ENTERTAINMENT
By Michael Ollove and Michael Ollove,SUN STAFF | March 2, 2003
Rare is the person who would wish to leave this life without a trace. Most of us will not merit the attention of future biographers or have our names engraved on something other than a tombstone. Still, we at least expect a fond place in the remembrances of those we leave behind. Who knows whether Tyrone Douglas Lewis harbored such cares. Certainly, by the time the end arrived in his 48th year, he had come perilously close to an earthly departure that would be barely noticed and wholly unmourned.
NEWS
By Julie Bykowicz and Julie Bykowicz,SUN STAFF | June 6, 2004
It was a speech like no other that Rabbi Rex Perlmeter had given -- delivered inside a Baptist church and pressing the argument that the death penalty is "killing the soul of this country." When he finished his talk last week at Mount Hope Baptist Church in Northwest Baltimore, the rabbi walked over to the parents of Steven Oken -- a death-row inmate who could be executed as early as next week -- and wrapped his arms around them. Then Perlmeter, senior rabbi of the 1,500-family Baltimore Hebrew Congregation, kissed Davida Oken and whispered in her ear, asking her forgiveness for ignoring her pleas for help on behalf of her son years ago. "It meant a lot to me," she says.
NEWS
By Ivan Penn and Ivan Penn,SUN STAFF | February 11, 2003
With slightly more than a month before convicted murderer Steven H. Oken is scheduled to die, opponents of the death penalty rushed from one lawmaker's door to another last night to build support in Annapolis for an extension of the moratorium on executions. Among those lobbying was Madison Hobley, a 16-year death row inmate from Illinois who was pardoned last month after it was found that he was tortured by police into a confession for a crime he did not commit. "The governor had the courage to pardon me on actual innocence," said Hobley, 42, who was convicted of a 1987 arson in which his wife and child died.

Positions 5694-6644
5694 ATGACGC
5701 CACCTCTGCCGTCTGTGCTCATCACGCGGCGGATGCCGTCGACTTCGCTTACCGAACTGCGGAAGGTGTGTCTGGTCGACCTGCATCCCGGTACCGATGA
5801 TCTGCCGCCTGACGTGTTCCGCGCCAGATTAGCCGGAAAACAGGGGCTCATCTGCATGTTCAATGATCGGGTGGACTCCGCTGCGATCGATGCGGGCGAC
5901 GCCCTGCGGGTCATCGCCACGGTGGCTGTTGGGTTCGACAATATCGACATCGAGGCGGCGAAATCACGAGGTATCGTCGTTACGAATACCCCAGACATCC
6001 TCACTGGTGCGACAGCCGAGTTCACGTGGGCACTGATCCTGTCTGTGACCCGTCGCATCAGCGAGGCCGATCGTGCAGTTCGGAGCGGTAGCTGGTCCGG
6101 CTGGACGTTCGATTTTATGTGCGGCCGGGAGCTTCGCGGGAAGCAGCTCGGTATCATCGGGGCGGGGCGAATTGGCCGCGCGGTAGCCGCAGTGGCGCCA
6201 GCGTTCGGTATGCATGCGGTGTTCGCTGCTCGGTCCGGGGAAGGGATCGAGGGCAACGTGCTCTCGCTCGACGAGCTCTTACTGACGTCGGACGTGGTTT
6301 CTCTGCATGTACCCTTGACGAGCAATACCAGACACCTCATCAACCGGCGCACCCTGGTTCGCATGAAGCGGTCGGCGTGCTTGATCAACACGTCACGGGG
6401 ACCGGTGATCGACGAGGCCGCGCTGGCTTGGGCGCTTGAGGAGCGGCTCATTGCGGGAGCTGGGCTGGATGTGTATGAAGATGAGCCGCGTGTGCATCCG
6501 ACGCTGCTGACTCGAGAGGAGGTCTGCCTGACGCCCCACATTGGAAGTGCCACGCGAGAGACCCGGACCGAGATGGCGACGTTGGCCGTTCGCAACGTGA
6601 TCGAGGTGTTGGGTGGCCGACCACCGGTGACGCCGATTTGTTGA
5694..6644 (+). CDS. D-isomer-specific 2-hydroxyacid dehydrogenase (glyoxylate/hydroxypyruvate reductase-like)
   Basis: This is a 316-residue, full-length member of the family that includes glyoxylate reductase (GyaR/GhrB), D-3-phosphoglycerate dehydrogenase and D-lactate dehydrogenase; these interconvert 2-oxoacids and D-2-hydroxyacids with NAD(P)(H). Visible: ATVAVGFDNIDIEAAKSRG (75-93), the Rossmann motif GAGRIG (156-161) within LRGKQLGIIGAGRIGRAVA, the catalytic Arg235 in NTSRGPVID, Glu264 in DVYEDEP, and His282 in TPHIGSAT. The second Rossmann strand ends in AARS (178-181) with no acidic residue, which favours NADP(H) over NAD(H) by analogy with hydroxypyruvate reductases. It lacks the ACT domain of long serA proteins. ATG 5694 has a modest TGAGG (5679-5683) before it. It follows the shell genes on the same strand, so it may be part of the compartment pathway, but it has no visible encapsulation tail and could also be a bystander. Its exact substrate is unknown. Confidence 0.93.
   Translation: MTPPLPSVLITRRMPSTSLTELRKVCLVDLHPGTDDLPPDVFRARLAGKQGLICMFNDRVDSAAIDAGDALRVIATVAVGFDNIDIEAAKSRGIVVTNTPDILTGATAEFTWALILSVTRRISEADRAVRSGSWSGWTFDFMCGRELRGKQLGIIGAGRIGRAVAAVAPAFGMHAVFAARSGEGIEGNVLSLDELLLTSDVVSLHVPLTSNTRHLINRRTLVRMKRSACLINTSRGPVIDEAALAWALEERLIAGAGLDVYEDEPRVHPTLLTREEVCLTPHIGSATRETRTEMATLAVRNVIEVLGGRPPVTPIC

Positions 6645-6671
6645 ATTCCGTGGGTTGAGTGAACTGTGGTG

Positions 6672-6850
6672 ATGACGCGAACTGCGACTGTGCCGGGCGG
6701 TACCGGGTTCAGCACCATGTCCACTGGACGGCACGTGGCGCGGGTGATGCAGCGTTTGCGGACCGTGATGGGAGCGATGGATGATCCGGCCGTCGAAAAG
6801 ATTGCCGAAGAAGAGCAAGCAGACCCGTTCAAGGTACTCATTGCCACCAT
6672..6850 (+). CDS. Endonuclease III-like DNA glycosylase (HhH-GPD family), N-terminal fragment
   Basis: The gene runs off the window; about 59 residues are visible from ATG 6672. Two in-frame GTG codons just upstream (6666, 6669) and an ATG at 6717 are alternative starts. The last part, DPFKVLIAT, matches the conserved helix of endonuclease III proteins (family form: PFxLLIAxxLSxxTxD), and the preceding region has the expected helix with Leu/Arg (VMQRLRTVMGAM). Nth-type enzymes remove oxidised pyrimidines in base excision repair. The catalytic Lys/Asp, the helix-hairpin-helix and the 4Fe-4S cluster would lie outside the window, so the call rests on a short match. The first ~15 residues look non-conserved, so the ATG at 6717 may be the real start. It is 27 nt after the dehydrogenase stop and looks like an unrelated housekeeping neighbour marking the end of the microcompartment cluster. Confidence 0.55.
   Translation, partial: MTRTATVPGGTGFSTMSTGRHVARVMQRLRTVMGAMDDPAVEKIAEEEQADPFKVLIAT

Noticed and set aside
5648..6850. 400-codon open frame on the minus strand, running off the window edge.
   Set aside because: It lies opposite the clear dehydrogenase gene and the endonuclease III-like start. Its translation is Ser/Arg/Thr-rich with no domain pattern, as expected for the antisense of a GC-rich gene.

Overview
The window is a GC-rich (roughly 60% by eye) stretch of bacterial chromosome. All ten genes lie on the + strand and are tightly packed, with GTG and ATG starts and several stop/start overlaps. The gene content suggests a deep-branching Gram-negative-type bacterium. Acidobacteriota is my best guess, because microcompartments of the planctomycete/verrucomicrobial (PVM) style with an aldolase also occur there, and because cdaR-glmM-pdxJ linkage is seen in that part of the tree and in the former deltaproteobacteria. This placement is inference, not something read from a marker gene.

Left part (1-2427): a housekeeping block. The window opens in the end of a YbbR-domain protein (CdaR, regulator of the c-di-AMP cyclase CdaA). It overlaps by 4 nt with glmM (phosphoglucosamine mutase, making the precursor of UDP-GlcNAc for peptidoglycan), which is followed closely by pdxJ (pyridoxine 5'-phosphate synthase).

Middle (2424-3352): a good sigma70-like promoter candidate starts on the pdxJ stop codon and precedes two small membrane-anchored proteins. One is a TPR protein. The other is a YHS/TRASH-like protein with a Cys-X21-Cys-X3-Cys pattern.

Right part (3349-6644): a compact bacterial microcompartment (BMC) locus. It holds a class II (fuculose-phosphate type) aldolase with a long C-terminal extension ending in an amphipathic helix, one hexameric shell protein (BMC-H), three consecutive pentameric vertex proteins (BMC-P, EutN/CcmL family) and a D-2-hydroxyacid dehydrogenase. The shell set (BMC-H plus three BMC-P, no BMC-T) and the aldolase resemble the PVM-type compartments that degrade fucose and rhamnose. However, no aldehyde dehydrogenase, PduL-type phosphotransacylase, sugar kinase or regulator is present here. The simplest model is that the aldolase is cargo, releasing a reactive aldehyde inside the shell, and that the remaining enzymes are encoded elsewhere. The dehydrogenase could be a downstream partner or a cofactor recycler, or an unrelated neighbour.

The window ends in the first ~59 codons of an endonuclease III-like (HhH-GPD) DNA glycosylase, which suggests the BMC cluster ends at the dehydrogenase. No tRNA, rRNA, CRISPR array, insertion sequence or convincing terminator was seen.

TRAVEL
October 22, 2000
A turn for the better A MEMORABLE PLACE By Davida Gypsy Breier When my best friend and I traveled to the United Kingdom last January, we had no set itinerary -- just a car, a map, a little money and 12 days. We started out in London, went south to Brighton, east to Dover, and on the sixth day found ourselves driving north through the legendary moors. As we left breathtaking North York Moors National Park, we were faced with turning left and heading inland or turning right and driving toward the coast.
FEATURES
By Steve McKerrow and Steve McKerrow,Staff Writer | March 5, 1993
Radio can help span cultural differences, suggests a new project launched by the Baltimore-based documentary program "Soundprint."Broadcasters from five English-speaking nations -- the United States, Britain, Ireland, Australia and Canada -- met in Washington recently to lay the groundwork for "Crossing Boundaries," a series of documentaries scheduled to air in each country beginning this fall.Each participant will produce three programs, according to Moira Rankin, executive producer of "Soundprint," which recently affiliated with National Public Radio.